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AI And Machine Learning In Healthcare: Garbage In, Garbage Out

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Much proselytizing has occurred regarding the value and future of artificial intelligence (AI) and machine learning in healthcare. As with blockchain technology, which continues to evolve in the healthcare marketplace, AI and machine learning are constructs that require a bit of near-term expectation management. While their efficacy and value will improve with time, they are not the magic bullet (at present) that will answer the myriad care and cost delivery questions surrounding healthcare in the United States. Owing to space constraints this column is an overly simplistic contemplation of AI. As prologue to this article, I am not an AI programmer, don't play in Python, and have never built a machine learning algorithm.


#ATA2020: Artificial Intelligence and Its Role in Virtual Care

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Terri Casterton of SCL Health said that her organization had begun looking at AI years ago as something that could drive efficiency, both from the patient's perspective and for providers. Today, that's translated into using the technology for patient histories and symptom checking. "When patients can do this in their homes, and walk through, at their own pace, the questions that they need to answer, we tend to get even better results that can be used through AI to make a more informed decision around their diagnosis," said Casterton, senior director of innovation and virtual health for SCL Health. And that's something that the providers at SCL Health have enjoyed too, she said. They understand that patients are responding to AI that constantly learns and applies the answers to get a more accurate diagnosis.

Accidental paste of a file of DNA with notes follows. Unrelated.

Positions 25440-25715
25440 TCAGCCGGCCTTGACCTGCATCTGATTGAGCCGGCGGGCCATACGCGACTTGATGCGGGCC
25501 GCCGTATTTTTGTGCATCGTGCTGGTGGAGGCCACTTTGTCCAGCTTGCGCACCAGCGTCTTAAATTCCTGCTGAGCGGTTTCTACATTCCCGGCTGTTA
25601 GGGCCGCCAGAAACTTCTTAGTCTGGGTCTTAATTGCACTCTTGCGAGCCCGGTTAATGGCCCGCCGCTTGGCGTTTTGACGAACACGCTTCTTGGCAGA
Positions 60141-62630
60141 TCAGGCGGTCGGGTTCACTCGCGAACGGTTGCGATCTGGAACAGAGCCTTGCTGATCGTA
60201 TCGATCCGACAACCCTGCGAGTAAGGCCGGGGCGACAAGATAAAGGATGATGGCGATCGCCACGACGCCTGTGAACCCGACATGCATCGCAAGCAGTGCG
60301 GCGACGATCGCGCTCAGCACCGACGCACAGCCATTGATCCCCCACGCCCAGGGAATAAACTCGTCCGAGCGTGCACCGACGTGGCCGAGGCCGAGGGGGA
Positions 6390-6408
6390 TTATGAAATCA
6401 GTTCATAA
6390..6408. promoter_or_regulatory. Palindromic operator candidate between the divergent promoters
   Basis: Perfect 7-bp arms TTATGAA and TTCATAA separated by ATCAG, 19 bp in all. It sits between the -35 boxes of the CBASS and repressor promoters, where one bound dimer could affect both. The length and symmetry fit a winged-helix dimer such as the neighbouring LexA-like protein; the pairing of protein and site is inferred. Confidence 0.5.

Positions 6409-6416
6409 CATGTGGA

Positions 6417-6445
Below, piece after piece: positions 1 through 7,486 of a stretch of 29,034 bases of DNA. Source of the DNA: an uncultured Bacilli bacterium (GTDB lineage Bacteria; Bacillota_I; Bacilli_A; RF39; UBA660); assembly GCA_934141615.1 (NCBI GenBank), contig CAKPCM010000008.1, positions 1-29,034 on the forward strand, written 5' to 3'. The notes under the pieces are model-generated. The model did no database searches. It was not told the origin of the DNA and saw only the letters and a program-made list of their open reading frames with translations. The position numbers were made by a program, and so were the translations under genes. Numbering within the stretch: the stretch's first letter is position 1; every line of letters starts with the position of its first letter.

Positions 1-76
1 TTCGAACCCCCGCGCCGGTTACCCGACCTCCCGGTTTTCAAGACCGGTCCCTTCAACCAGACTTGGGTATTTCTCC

Global Big Data Conference

#artificialintelligence

Much proselytizing has occurred regarding the value and future of artificial intelligence (AI) and machine learning in healthcare. As with blockchain technology, which continues to evolve in the healthcare marketplace, AI and machine learning are constructs that require a bit of near-term expectation management. While their efficacy and value will improve with time, they are not the magic bullet (at present) that will answer the myriad care and cost delivery questions surrounding healthcare in the United States. Owing to space constraints this column is an overly simplistic contemplation of AI. As prologue to this article, I am not an AI programmer, don't play in Python, and have never built a machine learning algorithm. That said, I do have 30 years of practical experience in the healthcare trenches and have dealt with information technology (IT) systems and applications in that time, such as culling quality data and outcomes from electronic medical record (EMR) systems and deploying rudimentary analytics.


Virginia to use artificial intelligence-powered online tool to Help Virginians self-screen for COVID-19 - Fredericksburg Today

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Governor Northam announced that Virginians can now use COVIDCheck, a new online risk-assessment tool to check their symptoms and connect with the appropriate health care resource, including COVID-19 testing. "If you are feeling sick or think you may have been exposed to someone with COVID-19, it is important that you take action right away," said Governor Northam. "This online symptom-checking tool can help Virginians understand their personal risk for COVID-19 and get recommendations about what to do next from the safety of their homes. As we work to flatten the curve in our Commonwealth, telehealth services like this will be vital to relieving some of the strains on providers and health systems and making health care more convenient and accessible." COVIDCheck is a free, web-based, artificial intelligence-powered telehealth tool that can help individuals displaying symptoms associated with COVID-19 self-assess their risk and determine the best next steps, such as self-isolation, seeing a doctor, or seeking emergency care.


Chatbots Provide Reliable Services and Information About COVID-19